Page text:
Sometimes the decision of making extra payments on your mortgage isn’t black and white. But there are certain ways to analyze your personal situation to figure out whether it could be the most profitable option.

Let’s say the average return you would receive on other investments exceeds what you would have to pay in mortgage interest. In this case, it wouldn’t be in your best interest to rush to pay off your mortgage early.

For instance, in the case of a 7% average return versus a 4% mortgage, you are theoretically using your “7% money” to pay off your “4% debt.”

In other words, you would potentially be missing out on a extra 3% net return on any money used to overpay your mortgage.

If you put your money in a taxable investment account it is readily accessible if you ever need it. On the other hand, if you make extra payments on your mortgage, the only way that money is accessible is if you take out a home equity line of credit or sell the property.

Let’s look at the other side of things. If your mortgage rate is 8% and your average investment return is 5%, it’s probably better to make advance payments on your mortgage instead of investing that money.

The decision depends largely on your risk tolerance. Let’s say you’re okay with the lack of real estate liquidity and potentially missing out additional investment returns, in exchange for a very good chance of being able to pay things off earlier. If this is the case, then making extra mortgage payments may be the right choice for you. This choice may feel “comfortable.” But investing those extra payments at a rate higher than your mortgage interest gives you the chance to reap greater rewards.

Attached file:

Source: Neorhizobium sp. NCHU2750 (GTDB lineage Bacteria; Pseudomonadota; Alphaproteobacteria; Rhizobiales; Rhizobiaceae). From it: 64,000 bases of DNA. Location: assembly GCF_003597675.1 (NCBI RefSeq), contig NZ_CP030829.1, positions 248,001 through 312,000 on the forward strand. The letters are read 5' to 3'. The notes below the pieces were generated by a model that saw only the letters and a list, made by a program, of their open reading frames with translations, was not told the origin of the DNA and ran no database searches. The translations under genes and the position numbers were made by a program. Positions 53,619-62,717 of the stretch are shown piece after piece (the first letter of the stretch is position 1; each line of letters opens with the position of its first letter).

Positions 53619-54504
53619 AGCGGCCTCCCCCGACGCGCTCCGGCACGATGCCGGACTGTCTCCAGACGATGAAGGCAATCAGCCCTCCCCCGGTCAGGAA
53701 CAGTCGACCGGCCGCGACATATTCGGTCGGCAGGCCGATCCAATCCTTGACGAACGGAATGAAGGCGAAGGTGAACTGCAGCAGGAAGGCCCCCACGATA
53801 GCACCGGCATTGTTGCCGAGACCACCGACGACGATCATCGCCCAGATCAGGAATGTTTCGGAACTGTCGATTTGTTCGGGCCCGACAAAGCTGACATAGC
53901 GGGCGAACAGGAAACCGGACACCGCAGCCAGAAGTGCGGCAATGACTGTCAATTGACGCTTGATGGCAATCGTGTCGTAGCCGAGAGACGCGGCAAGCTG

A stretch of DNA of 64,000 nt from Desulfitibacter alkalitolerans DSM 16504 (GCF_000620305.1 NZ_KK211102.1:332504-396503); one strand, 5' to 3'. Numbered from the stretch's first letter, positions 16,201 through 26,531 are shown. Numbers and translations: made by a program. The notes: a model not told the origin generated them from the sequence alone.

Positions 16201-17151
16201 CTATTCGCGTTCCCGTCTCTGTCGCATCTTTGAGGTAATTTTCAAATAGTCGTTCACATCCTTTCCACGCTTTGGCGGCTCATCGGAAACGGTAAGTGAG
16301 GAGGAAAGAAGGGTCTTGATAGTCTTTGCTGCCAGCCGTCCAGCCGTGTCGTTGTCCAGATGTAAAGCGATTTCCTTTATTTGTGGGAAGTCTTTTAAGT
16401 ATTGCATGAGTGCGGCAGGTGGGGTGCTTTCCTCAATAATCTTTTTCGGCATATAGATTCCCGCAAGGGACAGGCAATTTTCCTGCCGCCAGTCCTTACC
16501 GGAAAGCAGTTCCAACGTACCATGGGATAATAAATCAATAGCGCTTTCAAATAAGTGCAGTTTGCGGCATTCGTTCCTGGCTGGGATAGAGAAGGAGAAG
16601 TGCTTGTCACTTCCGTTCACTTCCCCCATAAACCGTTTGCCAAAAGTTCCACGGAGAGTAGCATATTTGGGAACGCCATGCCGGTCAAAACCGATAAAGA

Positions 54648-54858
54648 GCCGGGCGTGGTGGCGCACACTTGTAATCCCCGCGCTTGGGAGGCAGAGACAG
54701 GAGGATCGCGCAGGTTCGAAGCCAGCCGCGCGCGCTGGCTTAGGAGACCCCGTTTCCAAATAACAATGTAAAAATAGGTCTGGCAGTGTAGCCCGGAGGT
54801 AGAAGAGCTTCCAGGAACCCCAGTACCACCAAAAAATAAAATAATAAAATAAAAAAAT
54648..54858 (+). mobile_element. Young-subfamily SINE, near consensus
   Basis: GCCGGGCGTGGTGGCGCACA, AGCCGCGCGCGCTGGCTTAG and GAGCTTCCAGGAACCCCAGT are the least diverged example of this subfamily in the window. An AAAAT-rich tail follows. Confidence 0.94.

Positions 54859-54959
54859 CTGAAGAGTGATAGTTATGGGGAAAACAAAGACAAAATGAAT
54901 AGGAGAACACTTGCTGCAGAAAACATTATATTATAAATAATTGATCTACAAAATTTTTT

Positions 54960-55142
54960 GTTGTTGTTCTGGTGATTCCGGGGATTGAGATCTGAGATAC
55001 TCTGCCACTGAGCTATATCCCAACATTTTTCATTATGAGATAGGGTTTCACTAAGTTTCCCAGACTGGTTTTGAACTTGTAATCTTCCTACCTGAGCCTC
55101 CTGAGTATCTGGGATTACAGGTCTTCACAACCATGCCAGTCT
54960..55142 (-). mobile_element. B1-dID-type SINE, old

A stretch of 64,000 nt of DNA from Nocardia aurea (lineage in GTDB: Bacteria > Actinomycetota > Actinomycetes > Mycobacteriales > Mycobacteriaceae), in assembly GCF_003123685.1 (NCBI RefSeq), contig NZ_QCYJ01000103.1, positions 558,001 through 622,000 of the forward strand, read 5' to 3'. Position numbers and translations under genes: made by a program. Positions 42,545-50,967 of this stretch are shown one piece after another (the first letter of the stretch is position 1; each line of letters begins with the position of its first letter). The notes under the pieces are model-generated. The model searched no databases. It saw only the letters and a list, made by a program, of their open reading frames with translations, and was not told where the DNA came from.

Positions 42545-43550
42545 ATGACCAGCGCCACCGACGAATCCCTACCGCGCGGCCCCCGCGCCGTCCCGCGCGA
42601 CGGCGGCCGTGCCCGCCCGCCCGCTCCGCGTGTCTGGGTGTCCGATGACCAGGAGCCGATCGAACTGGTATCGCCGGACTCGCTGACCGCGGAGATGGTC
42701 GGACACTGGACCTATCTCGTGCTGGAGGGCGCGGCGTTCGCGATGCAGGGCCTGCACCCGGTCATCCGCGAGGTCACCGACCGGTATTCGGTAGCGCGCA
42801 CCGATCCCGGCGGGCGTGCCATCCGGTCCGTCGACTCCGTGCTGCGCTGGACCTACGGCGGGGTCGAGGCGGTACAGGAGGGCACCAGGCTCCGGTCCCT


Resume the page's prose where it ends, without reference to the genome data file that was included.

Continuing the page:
In conclusion, when you purchase a home you have already made a significant investment in residential real estate. For many people, this is a huge portion of their overall asset portfolio.

By overpaying a mortgage, you are choosing to put even more money into that particular investment now. Instead, you could invest in other things that could balance out your overall financial picture.

When making extra payments is the right choice

Let’s say you’ve done your homework and decide you’re in a financial position to accelerate payments on your mortgage. There are several different approaches you can take.

You can make small extra payments at the end of every month. Or, you can make a lump-sum payment at the end of the year. Another approach involves paying half of your monthly mortgage bill every two weeks. Throughout the year, you end up making 26 transfers, which is the equivalent of an additional monthly payment.

Regardless of what route you decide to take, contact your mortgage lender before you put it into action. This will ensure they allow extra payments. It will also apply them toward the principal on your loan instead of the interest.

The bottom line

Perhaps you’ve weighed all your options and decided to hold off on making extra mortgage payments. That’s a perfectly sensible decision. Remember, you can always change your mind down the road once you get your savings and debt situation under control.

We all want to cut down on interest and reduce the length of our mortgages. But it’s important to research whether making extra mortgage payments is the best financial choice for your situation. If you have further questions, consider meeting with a financial professional before making any major moves.

Author Ron L. Brown, CFP®

Ron is a CERTIFIED FINANCIAL PLANNER™ and President of R.L. Brown Wealth Management. He specializes in retirement, estate, and business planning for professionals and entrepreneurs. Ron assists his clients with creating a financial plan to ensure they are able to live their ideal lifestyle during retirement and leave a strong legacy for their family. Ron has been featured in The Wall Street Journal, US News, Yahoo Finance, Investopedia, and numerous other high profile financial publications.

More posts by Ron L. Brown, CFP®